These 21 apps are adware and you should not be using them, uninstall them right away
According to Avast, these 21 apps, if they were on your smartphone, would bombard you with intrusive ads and that notched up a huge phone bill.
Google has been categorically removing apps from the Play Store for either being infected with malware or for violating its app store policies. Now, while Google is pretty meticulous and the rules are stringent, there are apps that manage to slip in that are either adware or are malware-infected.
This time around, security research firm Avast found 21 apps that are loaded with adware and while they look like games, they end up damaging your device.
According to Avast, these 21 apps, if they were on your smartphone, would bombard you with intrusive ads and that notched up a huge phone bill. Also, to understand the extent of damage they can cause, these apps have been downloaded almost 8 million times. And at the time Avast published their report, 19 of these 21 ads were still available for download and some of them were even serving ads outside the application.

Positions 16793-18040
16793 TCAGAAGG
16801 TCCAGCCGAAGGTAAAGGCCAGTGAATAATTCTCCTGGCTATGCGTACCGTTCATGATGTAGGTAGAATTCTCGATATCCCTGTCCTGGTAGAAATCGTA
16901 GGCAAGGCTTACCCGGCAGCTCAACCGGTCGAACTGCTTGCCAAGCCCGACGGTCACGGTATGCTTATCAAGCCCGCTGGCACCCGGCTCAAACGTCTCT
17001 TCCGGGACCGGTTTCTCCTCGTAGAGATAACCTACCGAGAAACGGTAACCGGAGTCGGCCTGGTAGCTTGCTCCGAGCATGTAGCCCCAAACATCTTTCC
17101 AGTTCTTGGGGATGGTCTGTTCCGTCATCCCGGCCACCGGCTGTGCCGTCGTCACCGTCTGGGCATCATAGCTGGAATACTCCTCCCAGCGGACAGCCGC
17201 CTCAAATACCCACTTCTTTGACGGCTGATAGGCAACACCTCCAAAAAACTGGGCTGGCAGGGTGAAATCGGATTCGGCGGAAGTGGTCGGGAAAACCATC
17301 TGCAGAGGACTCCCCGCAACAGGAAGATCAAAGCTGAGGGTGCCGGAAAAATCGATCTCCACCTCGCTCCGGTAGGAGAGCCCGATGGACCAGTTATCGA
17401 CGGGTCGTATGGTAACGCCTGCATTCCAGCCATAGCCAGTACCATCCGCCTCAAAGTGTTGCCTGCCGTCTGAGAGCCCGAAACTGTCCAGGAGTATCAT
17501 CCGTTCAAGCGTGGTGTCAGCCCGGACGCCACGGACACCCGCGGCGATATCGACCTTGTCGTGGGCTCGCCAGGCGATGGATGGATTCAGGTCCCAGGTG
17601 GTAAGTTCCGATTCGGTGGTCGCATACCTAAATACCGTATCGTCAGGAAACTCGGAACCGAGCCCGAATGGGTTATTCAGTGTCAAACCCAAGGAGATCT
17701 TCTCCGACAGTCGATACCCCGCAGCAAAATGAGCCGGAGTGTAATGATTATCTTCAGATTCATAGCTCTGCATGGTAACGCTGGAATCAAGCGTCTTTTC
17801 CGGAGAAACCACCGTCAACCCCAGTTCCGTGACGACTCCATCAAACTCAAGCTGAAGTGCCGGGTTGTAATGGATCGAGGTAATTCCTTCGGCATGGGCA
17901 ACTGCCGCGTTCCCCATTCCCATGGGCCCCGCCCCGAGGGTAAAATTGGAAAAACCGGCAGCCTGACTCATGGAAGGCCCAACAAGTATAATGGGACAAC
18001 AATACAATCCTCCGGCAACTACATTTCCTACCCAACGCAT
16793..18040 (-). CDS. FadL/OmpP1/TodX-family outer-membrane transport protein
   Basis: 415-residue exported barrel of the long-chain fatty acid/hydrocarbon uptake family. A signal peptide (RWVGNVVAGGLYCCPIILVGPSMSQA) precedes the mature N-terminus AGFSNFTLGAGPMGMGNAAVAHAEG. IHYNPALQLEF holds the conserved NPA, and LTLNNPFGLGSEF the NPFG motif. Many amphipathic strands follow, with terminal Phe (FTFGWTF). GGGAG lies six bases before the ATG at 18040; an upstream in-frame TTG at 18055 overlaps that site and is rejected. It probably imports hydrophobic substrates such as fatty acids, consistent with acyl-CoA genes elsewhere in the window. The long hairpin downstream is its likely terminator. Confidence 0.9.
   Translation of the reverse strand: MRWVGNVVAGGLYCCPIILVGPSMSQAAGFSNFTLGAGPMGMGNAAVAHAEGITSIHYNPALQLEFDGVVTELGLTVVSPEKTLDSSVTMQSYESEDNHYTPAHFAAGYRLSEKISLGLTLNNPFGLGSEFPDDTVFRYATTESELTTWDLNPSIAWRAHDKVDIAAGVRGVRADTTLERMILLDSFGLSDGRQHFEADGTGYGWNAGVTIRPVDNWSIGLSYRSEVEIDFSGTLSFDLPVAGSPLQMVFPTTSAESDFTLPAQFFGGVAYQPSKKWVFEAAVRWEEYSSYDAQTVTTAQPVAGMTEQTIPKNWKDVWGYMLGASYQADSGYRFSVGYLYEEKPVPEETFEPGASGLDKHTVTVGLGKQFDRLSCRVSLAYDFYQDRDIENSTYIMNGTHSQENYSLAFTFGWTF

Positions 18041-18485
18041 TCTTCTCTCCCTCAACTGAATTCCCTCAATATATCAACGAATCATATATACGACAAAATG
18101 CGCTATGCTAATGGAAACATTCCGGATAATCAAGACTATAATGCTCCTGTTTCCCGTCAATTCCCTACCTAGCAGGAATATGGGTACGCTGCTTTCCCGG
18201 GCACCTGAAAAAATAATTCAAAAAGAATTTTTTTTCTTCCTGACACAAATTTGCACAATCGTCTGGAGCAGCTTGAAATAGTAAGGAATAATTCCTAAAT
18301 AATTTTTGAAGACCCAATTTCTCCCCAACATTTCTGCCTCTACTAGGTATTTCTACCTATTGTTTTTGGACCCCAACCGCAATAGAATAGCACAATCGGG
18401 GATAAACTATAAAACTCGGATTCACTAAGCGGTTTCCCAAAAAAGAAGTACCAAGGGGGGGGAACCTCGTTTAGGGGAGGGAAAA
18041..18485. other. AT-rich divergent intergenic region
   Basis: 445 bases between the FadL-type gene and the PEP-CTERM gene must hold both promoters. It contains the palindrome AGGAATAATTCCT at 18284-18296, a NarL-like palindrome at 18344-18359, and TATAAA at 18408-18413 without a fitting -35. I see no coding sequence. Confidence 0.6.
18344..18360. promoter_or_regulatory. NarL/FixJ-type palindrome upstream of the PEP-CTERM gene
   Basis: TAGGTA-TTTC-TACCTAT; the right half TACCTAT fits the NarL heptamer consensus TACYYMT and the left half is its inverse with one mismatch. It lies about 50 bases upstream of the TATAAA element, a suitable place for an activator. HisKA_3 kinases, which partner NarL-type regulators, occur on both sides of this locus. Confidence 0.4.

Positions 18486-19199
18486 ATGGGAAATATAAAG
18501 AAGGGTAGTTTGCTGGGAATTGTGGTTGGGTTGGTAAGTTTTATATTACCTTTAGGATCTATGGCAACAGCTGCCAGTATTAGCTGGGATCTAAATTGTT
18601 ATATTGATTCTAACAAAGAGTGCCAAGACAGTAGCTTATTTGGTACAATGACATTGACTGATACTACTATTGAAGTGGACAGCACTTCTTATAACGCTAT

Avast said that these apps were a part of the HiddenAds family. HiddenAds is a type of Trojan that triggers several ads once it is downloaded.
Several reviews on the listing page of these apps mention that they were shown as ads on YouTube and the game which was advertised was very different from what was being offered. Soon enough, the advertisements started showing up.
Google has pulled these apps off the Play Store and by any chance, if you have been using any of them - delete them right now.
Here are the 21 apps:
Helicopter Attack – NEW
Assassin Legend - 2020 NEW
Find 5 Differences - 2020 NEW
Find the Differences - Puzzle Game
And although Google has been trying everything to prevent HiddenAds from entering the Play Store, these apps do end up sneaking into the app market.
Avast states that “users need to be vigilant when downloading applications to their phones and are advised to check the applications' profile, reviews and to be mindful of extensive device permission requests.”